Islamist leader Ghannouchi returns to Tunisia after 22 years in exile
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After 22 years in exile, Rached Ghannouchi, head of the Islamist party Ennahda, was welcomed by thousands of supporters in the Tunis airport on Sunday. Ennahda intends to take part in Tunisia's post-revolution elections.
AP - The leader of a long-outlawed Tunisian Islamist party returned home Sunday after two decades in exile, telling The Associated Press in his first interview since his return that critics should not compare him to the father of Iran’s Islamic Revolution and should accept that his views are more moderate.
“Some Western media portray me like (Ayatollah Ruhollah) Khomeini, but that’s not me,” Rachid Ghanouchi told the AP after returning to his North African country, where thousands of people welcomed him at the airport, some shouting “God is great!”
Ghanouchi and about 70 other exiled members of Ennahdha, or Renaissance, flew home from Britain two weeks after autocratic President Zine El Abidine Ben Ali was forced from power by violent protests.
During 23 years in power, Ben Ali cracked down on opponents, including proponents of political Islam, jailing them and sending many into exile. Amid protests over corruption and repression, Ben Ali was forced to flee to Saudi Arabia on Jan. 14.
With Ben Ali gone, Ennahdha has moved quickly to carve out a place in the political scene, taking part in demonstrations and meeting with the prime minister.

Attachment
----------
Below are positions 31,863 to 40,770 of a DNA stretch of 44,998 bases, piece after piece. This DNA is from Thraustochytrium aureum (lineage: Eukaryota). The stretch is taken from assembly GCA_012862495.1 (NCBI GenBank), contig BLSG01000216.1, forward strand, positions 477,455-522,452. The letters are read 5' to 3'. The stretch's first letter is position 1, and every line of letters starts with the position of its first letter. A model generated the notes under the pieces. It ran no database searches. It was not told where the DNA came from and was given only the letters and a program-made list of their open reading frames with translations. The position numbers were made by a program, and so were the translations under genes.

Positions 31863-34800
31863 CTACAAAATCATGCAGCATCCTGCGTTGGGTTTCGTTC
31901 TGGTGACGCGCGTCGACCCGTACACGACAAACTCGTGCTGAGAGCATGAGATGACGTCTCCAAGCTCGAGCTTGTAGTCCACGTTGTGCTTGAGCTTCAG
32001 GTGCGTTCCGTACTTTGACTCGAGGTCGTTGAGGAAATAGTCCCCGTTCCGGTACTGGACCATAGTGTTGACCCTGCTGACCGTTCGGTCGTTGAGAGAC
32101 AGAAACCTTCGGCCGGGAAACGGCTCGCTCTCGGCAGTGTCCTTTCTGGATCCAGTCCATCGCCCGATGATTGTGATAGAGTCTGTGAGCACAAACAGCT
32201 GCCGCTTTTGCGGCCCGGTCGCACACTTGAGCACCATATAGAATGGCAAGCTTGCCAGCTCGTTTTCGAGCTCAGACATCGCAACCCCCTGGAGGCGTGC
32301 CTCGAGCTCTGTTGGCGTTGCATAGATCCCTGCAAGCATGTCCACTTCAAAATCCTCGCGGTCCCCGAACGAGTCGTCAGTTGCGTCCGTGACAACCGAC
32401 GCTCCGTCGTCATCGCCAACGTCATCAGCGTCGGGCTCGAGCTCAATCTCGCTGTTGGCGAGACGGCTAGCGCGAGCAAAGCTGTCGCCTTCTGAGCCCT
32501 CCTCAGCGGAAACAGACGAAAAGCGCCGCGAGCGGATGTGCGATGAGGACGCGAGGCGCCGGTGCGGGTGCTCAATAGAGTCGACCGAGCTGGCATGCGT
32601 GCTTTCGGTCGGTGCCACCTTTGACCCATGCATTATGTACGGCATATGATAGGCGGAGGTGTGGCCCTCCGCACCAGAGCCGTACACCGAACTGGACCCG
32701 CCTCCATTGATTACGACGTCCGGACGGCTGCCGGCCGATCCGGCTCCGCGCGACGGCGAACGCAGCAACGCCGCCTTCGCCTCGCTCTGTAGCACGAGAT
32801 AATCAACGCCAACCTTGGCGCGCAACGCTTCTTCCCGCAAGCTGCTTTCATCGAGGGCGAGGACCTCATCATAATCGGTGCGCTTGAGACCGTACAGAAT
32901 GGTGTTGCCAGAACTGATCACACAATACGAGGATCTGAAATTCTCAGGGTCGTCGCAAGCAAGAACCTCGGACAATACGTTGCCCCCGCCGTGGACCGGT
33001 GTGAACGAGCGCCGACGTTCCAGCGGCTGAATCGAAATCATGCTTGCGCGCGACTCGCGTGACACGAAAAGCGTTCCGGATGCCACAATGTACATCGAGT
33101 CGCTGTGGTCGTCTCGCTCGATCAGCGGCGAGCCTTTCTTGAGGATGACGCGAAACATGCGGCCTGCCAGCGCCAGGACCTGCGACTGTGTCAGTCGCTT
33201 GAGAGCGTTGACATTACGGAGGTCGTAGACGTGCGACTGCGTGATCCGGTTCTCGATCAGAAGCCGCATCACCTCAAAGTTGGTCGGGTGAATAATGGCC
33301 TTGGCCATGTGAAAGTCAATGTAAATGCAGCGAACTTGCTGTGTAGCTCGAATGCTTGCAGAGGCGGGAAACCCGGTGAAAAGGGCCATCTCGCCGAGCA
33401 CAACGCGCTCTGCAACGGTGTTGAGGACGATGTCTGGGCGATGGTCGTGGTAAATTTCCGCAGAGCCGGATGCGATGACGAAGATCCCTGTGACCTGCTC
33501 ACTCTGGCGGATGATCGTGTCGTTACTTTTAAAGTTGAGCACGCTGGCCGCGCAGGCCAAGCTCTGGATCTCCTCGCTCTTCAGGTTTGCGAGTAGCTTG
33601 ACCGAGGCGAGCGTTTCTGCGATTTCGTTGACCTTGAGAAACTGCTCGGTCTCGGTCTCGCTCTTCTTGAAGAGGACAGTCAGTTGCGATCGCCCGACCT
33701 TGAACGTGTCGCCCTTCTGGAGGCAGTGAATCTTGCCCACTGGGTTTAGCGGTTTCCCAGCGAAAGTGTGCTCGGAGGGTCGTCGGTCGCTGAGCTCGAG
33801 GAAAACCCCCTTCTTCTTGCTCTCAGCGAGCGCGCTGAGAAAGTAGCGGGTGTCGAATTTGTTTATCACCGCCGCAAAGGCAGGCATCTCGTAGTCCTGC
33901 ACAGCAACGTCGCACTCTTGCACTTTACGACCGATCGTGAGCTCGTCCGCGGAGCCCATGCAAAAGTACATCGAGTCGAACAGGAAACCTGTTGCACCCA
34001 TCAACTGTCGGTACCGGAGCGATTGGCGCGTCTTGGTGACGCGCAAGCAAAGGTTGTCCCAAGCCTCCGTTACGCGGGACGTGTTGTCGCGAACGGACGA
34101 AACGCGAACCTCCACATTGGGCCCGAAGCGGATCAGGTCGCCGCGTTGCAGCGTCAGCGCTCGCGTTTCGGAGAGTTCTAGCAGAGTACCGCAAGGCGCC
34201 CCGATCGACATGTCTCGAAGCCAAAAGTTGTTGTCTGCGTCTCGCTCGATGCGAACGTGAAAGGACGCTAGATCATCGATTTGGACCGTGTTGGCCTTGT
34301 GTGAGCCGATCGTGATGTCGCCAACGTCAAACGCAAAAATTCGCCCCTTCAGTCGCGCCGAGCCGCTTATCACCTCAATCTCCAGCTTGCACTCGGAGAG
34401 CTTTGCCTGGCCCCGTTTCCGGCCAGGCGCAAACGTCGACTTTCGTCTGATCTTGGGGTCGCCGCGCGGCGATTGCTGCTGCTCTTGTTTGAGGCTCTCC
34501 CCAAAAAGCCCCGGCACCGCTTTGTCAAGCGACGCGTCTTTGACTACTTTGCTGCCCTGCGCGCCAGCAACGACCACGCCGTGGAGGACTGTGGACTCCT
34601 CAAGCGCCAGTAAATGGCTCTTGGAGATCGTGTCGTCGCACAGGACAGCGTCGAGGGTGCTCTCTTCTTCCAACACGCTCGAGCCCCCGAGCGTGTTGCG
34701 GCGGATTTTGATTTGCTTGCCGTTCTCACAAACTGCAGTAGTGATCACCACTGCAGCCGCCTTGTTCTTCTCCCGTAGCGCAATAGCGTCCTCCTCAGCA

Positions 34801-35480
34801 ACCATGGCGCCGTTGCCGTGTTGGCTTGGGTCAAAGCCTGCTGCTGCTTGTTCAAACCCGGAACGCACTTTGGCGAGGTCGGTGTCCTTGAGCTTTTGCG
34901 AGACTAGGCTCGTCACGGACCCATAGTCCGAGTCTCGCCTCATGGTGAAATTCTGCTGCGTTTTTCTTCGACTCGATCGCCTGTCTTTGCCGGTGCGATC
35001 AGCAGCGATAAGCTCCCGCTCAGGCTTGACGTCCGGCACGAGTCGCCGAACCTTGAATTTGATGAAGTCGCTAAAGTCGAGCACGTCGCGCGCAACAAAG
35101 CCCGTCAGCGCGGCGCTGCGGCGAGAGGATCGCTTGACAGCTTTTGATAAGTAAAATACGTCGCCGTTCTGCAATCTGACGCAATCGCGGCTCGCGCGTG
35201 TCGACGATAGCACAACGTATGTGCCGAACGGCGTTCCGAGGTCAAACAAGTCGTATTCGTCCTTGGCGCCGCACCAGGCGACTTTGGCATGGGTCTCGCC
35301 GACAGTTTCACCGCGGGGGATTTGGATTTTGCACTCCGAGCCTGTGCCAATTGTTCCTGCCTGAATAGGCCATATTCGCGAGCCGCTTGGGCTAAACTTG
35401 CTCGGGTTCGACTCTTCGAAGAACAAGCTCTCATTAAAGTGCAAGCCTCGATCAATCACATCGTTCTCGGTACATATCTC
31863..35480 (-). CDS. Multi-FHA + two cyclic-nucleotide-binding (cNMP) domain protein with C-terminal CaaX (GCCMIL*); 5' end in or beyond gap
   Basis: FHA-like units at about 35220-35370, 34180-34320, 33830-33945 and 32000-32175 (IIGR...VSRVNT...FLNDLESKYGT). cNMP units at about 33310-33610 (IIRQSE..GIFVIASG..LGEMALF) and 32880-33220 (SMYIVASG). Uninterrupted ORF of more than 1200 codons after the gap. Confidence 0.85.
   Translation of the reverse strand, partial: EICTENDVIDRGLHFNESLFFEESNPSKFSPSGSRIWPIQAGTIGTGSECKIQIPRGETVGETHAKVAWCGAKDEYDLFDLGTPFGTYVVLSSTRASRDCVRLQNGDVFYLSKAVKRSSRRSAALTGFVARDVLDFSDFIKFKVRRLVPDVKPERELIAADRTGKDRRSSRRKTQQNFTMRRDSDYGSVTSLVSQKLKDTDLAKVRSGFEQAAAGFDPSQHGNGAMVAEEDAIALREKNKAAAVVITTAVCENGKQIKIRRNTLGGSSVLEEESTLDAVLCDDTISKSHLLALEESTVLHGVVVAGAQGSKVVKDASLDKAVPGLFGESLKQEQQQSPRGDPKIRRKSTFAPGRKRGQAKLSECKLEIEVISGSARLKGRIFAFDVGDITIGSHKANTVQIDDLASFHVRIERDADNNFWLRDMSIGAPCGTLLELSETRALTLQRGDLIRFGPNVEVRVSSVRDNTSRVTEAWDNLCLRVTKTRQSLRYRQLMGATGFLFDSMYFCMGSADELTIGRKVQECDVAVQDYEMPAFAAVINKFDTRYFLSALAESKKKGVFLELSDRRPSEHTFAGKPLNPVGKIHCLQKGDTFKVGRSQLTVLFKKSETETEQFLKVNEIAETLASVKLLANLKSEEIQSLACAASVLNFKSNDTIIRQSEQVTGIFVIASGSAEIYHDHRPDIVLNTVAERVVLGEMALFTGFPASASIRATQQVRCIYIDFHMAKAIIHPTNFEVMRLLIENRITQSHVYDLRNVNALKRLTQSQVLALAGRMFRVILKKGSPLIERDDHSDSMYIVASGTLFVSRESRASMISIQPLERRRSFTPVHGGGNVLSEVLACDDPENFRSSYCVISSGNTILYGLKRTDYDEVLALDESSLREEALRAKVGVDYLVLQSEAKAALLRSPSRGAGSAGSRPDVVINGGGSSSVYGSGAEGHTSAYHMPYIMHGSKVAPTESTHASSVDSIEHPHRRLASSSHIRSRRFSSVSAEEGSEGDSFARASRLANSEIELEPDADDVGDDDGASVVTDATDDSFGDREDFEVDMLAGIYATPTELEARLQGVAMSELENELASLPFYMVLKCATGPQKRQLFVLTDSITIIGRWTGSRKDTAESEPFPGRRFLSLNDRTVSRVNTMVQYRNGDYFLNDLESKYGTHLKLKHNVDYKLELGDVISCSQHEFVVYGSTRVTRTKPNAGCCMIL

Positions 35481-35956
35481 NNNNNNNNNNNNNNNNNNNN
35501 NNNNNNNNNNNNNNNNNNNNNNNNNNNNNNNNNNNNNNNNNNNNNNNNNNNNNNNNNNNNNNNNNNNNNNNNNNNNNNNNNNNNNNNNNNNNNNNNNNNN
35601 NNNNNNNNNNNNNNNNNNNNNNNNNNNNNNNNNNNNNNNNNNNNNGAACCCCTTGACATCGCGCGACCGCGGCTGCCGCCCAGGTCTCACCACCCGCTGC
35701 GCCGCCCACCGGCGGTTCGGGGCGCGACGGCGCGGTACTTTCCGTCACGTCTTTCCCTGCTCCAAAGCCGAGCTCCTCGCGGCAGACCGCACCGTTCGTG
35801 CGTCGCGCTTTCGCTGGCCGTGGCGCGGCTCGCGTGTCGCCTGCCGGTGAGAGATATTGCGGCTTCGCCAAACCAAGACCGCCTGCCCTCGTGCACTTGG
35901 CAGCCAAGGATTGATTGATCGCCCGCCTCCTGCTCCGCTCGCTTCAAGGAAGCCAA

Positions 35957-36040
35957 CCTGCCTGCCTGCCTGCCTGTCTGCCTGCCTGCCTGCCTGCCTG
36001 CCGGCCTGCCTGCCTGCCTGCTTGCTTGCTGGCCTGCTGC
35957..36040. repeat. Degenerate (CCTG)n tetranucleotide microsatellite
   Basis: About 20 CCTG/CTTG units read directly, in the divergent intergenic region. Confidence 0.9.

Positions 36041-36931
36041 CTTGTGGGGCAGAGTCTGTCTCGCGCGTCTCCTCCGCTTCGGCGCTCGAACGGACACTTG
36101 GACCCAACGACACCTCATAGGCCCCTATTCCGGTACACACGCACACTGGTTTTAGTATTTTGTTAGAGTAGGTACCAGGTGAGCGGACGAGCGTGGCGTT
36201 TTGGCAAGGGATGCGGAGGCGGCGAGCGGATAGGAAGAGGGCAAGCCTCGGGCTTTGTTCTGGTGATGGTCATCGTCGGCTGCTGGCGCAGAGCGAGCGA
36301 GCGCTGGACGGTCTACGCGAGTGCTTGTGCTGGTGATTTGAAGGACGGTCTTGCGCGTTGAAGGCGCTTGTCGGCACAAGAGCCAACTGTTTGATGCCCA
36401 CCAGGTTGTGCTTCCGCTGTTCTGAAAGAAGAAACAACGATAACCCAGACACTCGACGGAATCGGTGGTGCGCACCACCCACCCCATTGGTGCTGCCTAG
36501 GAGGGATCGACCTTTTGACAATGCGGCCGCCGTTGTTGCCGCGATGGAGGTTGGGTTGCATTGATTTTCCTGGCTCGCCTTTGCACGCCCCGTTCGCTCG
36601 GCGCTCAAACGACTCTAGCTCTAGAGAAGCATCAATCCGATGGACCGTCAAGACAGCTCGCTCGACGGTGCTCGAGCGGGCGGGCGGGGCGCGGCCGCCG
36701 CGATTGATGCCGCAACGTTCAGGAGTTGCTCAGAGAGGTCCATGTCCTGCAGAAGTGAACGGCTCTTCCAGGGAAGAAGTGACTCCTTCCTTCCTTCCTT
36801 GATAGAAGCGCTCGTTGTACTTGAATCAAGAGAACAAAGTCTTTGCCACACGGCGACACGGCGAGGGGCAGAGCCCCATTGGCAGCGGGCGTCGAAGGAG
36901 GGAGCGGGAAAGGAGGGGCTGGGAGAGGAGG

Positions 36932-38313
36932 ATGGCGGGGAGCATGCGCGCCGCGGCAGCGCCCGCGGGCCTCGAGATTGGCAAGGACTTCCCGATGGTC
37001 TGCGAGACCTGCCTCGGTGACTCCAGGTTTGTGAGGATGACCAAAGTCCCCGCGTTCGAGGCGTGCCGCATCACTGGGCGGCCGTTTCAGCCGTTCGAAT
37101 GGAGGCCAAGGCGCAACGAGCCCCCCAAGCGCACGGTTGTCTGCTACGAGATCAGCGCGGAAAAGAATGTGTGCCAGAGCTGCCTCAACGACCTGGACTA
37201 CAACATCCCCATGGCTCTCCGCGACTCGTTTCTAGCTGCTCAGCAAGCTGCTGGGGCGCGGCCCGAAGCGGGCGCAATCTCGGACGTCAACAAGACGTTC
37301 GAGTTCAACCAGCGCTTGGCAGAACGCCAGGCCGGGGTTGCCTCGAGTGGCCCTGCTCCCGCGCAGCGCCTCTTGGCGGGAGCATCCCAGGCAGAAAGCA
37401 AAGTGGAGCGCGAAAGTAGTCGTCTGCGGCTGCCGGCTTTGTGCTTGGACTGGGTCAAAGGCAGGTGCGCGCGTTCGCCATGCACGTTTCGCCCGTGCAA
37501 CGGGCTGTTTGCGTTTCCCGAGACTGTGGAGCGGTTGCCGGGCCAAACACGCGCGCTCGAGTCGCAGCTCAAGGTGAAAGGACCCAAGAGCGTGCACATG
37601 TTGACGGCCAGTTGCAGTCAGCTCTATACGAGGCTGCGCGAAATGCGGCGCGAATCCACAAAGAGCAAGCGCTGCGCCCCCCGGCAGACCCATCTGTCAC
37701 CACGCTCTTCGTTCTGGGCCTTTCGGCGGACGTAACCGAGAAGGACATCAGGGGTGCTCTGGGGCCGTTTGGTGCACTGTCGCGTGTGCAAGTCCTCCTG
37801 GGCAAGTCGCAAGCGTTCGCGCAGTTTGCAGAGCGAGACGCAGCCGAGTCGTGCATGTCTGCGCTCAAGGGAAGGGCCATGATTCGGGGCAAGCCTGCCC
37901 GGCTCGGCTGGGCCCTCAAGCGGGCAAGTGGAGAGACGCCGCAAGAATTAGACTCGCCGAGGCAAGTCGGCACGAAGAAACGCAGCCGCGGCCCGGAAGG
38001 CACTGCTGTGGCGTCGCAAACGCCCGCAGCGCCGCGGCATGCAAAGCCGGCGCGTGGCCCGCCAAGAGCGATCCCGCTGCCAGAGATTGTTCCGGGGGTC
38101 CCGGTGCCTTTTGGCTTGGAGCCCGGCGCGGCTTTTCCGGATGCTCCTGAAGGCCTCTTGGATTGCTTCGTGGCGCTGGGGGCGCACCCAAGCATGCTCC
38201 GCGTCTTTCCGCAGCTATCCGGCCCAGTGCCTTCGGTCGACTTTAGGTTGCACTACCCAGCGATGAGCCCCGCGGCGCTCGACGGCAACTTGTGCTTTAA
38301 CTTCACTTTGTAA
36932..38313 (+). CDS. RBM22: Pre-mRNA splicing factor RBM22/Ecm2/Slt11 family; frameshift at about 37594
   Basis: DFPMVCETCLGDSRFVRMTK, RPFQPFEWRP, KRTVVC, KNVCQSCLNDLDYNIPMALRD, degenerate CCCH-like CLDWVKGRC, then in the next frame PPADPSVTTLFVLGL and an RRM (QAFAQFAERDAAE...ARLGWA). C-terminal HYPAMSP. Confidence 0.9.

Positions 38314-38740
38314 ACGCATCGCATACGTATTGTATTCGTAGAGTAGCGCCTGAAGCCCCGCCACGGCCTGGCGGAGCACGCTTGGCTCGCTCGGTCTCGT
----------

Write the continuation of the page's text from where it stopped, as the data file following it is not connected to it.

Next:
While Ennahdha was branded an Islamic terrorist group by Ben Ali, it is considered moderate by scholars. Though the ban on Ghanouchi’s party hasn’t officially been lifted, the new interim government has been more tolerant of it.
Ghanouchi confirmed that he is not interested in running in elections expected in upcoming months.
“I am not going to run for President of Tunisia, nor as a minister nor as a parliamentarian,” he said in an interview at his brother’s home.
Ghanouchi compared his views to those of Turkish Prime Minister Recep Tayyip Erdogan. Despite Erdogan’s Islamist roots, he has been widely viewed as a pragmatist largely loyal to the legacy of Turkey’s founding father Mustafa Kemal Ataturk, who sought to create a secular, modern state.
“Why do people want to compare me to (Osama) Bin Laden or Khomeini, when I am closer to Erdogan?” Ghanouchi said. He also said his political movement seeks to reinforce women’s rights.
Public expressions of support for Ennahdha, such as the one at the airport, were unthinkable under Ben Ali. Ben Ali banned the party, accusing it of conspiring to kill him and establish a Muslim fundamentalist state.
Ghanouchi, 69, left the country as Ben Ali came to power in 1987. In 1991, he was convicted in absentia to life in prison, as were most of the party’s leaders. They denied authorities’ accusation that they had tried to take power by force.
The new activism by Islamists _ who want a role for Islam in their country’s politics _ is feeding jitters that extremism may be on the rise in Tunisia, long a Westward-looking nation proud of its modern identity: women enjoy widespread freedoms, Muslim headscarves are banned in public buildings and abortions, a deep taboo in most Muslim societies, are legal.